But in the wake of Hurricane Katrina, FEMA was criticized for a number of reasons. Critics claimed that the evacuation process was not coordinated well enough and the number of supplies set aside for evacuees was not sufficient. Attempts to ensure that the process was running smoothly were in some cases interpreted as massive mistakes that slowed down the relief process on purpose. FEMA was considered to be uncoordinated on the ground, and images of New Orleans’ citizens baking in the heat of the SuperDome became synonymous with an ineffective FEMA response.
Hurricane Katrina was FEMA’s first massive challenge after becoming part of the Department of Homeland Security and was considered an embarrassment both for the agency and the Bush administration as a whole. FEMA director Michael Brown was considered by some to be insufficiently experienced in disaster management, although he claims that he did not have access to a great deal of information on the ground until days after evacuation began. The difficulties of Katrina evacuation and aid were not solely FEMA’s but the agency became the poster child for bureaucratic inefficiency.
The Difficulties of the Current Evacuation
As evacuation orders went into effect across the region, escaping the oncoming surge was made difficult because of compromised transportation routes. Interstates flooded, forcing travelers onto local roads that quickly became jammed. Trucks transporting commodities along set driving routes got stuck on the flooded roads and drivers were forced to abandon their cargo as the waters rise. Police forces and volunteers have been adding sandbags to major roads in preparation for flooding but the effects of these preventative measures have been minimal as multiple levees have broken across the region. Evacuees are forced to abandon their cars on the road, often after waiting on the roofs of their vehicles for hours for rescue teams. The majority of businesses and buildings have shut down during the floods, essentially turning several counties in Missouri and Illinois into ghost towns. People who tried to stay in their homes to wait out the flood found themselves fleeing to higher stories to escape more than water–untreated sewage filled the water of towns in Missouri and thousands of people were left without access to drinking water. In agricultural areas, pigs, horses and other livestock are often casualties of massive flooding. U.S. News reported yesterday that:
The U.S. Army Corps of Engineers says it is not planning to open a southeastern Missouri floodway in response to the swollen Mississippi River – at least not yet.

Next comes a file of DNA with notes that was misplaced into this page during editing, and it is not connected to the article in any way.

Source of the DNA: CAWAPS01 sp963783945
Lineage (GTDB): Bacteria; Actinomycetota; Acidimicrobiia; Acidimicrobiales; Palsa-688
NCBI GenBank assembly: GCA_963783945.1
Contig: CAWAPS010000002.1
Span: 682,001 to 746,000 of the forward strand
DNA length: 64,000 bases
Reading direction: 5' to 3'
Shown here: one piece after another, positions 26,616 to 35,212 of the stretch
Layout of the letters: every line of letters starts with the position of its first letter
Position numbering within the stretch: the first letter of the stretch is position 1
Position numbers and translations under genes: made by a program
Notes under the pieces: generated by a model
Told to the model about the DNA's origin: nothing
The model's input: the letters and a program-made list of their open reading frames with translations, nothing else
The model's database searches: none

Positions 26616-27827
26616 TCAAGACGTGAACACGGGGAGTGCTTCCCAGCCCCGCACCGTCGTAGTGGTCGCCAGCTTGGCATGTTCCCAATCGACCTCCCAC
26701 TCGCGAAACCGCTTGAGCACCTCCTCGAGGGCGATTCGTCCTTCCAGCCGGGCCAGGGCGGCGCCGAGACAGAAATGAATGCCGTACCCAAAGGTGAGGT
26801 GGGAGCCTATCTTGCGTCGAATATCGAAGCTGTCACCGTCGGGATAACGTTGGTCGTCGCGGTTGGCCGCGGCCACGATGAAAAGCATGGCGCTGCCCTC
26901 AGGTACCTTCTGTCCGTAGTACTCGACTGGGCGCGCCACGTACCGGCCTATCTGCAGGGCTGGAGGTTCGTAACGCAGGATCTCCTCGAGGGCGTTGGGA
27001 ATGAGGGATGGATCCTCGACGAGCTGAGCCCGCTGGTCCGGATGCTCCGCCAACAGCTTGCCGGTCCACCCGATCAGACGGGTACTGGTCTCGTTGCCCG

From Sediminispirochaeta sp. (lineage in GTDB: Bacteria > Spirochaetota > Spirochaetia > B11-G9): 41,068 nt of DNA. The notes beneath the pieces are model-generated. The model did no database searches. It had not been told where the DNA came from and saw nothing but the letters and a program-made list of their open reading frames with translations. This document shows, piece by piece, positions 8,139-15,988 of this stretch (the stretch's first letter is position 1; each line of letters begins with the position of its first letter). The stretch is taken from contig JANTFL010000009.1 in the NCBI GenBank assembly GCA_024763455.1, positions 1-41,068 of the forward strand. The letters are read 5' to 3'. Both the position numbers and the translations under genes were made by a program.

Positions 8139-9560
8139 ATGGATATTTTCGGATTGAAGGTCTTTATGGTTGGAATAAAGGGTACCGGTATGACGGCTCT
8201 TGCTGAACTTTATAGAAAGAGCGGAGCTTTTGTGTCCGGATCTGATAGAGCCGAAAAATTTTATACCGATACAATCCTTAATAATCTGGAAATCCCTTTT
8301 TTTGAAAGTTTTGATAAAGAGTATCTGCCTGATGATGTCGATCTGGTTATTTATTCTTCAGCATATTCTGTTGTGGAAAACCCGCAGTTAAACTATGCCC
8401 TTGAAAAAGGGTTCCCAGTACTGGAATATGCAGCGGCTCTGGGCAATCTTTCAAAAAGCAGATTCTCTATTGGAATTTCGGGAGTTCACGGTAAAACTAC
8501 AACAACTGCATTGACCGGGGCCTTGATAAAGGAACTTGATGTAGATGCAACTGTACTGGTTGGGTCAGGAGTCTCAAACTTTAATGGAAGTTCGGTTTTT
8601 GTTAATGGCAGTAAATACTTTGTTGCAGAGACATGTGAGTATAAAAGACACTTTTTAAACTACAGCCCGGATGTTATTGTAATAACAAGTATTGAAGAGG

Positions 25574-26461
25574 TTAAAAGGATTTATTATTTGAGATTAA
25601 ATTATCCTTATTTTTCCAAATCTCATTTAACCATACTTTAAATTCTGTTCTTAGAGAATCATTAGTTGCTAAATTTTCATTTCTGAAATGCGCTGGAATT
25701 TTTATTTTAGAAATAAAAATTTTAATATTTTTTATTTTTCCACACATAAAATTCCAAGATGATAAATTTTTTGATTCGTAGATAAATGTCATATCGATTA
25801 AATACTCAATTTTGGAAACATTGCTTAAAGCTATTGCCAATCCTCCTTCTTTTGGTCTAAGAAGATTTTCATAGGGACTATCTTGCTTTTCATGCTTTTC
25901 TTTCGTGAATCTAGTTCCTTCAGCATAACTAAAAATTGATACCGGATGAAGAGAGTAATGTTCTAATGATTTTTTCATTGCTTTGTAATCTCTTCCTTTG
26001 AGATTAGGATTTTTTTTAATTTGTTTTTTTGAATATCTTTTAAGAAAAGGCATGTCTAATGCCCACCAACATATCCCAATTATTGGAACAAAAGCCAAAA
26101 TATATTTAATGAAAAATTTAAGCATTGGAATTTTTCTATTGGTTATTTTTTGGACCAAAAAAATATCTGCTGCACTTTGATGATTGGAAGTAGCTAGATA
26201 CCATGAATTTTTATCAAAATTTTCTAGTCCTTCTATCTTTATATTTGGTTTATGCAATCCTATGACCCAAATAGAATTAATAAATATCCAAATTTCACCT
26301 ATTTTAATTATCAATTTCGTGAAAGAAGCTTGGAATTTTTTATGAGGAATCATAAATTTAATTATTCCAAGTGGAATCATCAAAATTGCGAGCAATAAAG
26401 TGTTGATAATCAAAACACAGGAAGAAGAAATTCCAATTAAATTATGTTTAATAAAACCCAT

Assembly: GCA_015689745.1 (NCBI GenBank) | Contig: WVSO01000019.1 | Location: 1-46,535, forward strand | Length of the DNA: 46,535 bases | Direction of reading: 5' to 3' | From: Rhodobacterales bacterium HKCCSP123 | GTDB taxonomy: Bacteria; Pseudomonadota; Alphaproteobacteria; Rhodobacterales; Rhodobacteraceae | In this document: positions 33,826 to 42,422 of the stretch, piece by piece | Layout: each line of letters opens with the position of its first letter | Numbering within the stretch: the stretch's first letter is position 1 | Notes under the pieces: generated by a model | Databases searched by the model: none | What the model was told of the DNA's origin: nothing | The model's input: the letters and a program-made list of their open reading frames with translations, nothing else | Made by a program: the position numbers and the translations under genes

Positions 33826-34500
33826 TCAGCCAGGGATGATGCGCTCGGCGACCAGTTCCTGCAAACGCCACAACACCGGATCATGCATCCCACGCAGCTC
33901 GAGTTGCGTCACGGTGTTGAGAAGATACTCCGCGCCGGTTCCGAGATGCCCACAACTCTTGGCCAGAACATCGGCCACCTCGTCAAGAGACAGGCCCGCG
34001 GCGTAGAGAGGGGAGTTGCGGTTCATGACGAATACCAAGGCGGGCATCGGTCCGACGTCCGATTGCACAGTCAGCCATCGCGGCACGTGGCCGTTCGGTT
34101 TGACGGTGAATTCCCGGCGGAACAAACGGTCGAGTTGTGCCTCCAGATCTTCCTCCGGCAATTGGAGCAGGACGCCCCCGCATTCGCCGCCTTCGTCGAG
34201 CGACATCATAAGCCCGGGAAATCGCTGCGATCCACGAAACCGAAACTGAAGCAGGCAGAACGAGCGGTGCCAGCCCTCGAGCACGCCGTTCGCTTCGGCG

Opening floodways to divert the flow of water is one solution to local flooding but it will likely not be significant enough to impact the whole state. When flooding occurs this heavily over such a wide stretch of land, there is no easy solution. Even if water can be diverted out of certain communities, it would be held by levees that may be incapable of successfully containing the rivers, endangering other towns further downstream. The activation of the National Guard should provide extra manpower and resources for evacuation efforts but as long as the El Nino weather pattern persists, the flooding will continue in full force. Without an end to the incessant rain and flooding, conditions will likely only worsen in the Midwest and South.
The flooding in the Midwest presents a daunting challenge for rescue teams across the country, but if FEMA has learned from Hurricane Katrina, it will tackle it efficiently and quickly. Evacuation is a challenging process that requires dozens of teams to coordinate transportation and rescue efforts during any time of year, but winter weather conditions make the task Herculean. Flooding is only expected to increase and expand to the South in the coming days. As FEMA, the National Guard and various regional officials coordinate their efforts, thousands of residents await aid as their homes sink deeper and deeper under the flooded rivers. If handled correctly, these floods may redeem FEMA’s public image and create a functional template for future evacuation scenarios. If handled poorly, these floods may cement FEMA’s reputation as ineffective and disorganized in the face of tragedy.